is duplicated in the TBSCertificate.signature field with the proviso
   that the validator is to compare both fields as part of the signature
   validation process.  This document defines a new attribute that
   contains a copy of the relevant algorithm identifiers so that they
   are protected by the signature or authentication process.

   In an algorithm substitution attack, the attacker looks for a
   different algorithm that produces the same result as the algorithm
   used by the signer.  As an example, if the creator of the message
   used SHA-1 as the digest algorithm to hash the message content, then
   the attacker looks for a different hash algorithm that produces a
   result that is of the same length, but with which it is easier to
   find collisions.  Examples of other algorithms that produce a hash
   value of the same length would be SHA-0 or RIPEMD-160.  Similar
   attacks can be mounted against parameterized algorithm identifiers.
   When looking at some of the proposed randomized hashing functions,
   such as that in [RANDOM-HASH], the associated security proofs assume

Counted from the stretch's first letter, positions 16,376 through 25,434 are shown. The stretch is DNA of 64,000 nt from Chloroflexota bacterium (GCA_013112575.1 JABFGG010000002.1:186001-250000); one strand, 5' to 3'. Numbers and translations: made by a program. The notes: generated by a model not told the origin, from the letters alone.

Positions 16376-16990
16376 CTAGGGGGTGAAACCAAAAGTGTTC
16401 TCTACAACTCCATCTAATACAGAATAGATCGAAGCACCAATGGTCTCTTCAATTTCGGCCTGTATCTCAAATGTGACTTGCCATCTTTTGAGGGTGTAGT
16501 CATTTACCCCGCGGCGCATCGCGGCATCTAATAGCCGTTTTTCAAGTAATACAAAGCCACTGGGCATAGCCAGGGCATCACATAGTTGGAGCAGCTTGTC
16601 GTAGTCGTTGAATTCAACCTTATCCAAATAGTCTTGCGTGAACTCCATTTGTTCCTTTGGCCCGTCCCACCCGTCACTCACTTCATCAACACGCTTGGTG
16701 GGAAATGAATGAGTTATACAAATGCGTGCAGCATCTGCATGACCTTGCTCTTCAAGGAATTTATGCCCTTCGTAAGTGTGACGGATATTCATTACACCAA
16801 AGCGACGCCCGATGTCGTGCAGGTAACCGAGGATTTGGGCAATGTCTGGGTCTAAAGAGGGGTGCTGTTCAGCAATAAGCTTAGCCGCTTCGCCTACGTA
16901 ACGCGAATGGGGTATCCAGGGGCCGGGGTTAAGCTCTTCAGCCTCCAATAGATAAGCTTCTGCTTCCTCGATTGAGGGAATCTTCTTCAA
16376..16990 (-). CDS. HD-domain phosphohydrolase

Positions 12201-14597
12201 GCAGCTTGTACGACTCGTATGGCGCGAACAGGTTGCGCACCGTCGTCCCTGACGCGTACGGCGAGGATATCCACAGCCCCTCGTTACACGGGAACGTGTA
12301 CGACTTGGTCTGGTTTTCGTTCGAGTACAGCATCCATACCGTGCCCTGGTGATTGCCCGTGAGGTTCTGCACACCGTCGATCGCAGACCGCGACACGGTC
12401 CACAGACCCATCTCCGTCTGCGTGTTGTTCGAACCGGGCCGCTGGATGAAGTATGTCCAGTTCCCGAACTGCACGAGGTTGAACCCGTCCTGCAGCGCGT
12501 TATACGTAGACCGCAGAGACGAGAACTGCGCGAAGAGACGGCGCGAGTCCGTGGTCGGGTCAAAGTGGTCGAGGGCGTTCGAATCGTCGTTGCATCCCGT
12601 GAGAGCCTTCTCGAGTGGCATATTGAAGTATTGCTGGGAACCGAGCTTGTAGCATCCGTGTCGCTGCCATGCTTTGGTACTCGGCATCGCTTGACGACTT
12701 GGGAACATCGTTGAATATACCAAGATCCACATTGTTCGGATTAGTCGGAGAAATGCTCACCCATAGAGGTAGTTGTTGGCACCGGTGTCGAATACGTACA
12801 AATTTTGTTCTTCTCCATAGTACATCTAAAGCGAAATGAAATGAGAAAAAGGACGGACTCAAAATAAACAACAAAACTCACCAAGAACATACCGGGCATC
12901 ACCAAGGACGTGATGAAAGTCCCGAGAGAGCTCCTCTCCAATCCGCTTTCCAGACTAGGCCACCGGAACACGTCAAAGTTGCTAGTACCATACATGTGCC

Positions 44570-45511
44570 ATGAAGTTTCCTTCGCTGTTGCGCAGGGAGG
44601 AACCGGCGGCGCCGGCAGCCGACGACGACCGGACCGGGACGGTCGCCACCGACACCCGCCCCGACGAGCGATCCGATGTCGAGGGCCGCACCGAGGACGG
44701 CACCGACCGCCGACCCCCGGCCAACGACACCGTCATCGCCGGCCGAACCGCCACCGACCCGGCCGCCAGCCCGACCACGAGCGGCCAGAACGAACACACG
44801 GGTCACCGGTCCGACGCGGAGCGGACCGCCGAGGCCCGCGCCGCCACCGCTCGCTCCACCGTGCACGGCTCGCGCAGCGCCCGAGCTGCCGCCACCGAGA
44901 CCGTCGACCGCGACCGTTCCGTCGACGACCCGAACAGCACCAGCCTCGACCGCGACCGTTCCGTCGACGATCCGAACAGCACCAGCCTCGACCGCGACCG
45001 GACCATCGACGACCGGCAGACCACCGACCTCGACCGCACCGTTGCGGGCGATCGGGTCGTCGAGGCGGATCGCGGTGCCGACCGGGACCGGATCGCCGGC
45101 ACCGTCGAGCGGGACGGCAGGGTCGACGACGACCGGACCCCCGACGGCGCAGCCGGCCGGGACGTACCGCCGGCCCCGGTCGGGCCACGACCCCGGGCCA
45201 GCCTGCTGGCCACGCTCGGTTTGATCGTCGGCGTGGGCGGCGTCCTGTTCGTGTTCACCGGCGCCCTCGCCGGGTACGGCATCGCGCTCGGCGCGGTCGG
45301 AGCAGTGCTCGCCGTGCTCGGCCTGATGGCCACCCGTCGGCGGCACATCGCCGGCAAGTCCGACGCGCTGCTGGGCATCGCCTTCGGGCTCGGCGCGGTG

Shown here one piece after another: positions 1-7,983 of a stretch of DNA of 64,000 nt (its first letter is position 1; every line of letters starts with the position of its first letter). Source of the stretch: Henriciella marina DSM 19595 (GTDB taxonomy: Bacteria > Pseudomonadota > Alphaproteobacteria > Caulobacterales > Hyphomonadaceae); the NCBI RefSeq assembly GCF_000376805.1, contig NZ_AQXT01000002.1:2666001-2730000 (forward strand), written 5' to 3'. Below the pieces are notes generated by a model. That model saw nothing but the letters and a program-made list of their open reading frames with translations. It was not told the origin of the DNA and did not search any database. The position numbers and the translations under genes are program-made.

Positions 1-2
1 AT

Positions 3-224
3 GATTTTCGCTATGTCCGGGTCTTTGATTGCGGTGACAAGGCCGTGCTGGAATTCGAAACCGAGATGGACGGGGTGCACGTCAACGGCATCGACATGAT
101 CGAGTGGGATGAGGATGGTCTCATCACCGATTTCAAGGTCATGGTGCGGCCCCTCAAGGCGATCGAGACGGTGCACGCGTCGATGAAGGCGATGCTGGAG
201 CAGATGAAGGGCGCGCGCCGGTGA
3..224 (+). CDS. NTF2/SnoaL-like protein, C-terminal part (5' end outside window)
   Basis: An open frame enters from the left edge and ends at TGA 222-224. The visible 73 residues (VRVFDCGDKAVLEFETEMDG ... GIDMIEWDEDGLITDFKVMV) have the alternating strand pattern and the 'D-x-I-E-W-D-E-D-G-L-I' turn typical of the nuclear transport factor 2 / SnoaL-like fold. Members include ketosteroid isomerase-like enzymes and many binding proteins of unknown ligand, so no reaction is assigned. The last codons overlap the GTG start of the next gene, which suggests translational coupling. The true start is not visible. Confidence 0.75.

that the parameters are solely under the control of the originator
   and not subject to selection by the attacker.

   Some algorithms have been internally designed to be more resistant to
   this type of attack.  Thus, an RSA PKCS #1 v.15 signature [RFC3447]
   cannot have the associated hash algorithm changed because it is
   encoded as part of the signature.  The Digital Signature Algorithm
   (DSA) was originally defined so that it would only work with SHA-1 as
   a hash algorithm; thus, by knowing the public key from the
   certificate, a validator can be assured that the hash algorithm
   cannot be changed.  There is a convention, undocumented as far as I
   can tell, that the same hash algorithm should be used for both the
   content digest and the signature digest.  There are cases, such as
   third-party signers that are only given a content digest, where such
   a convention cannot be enforced.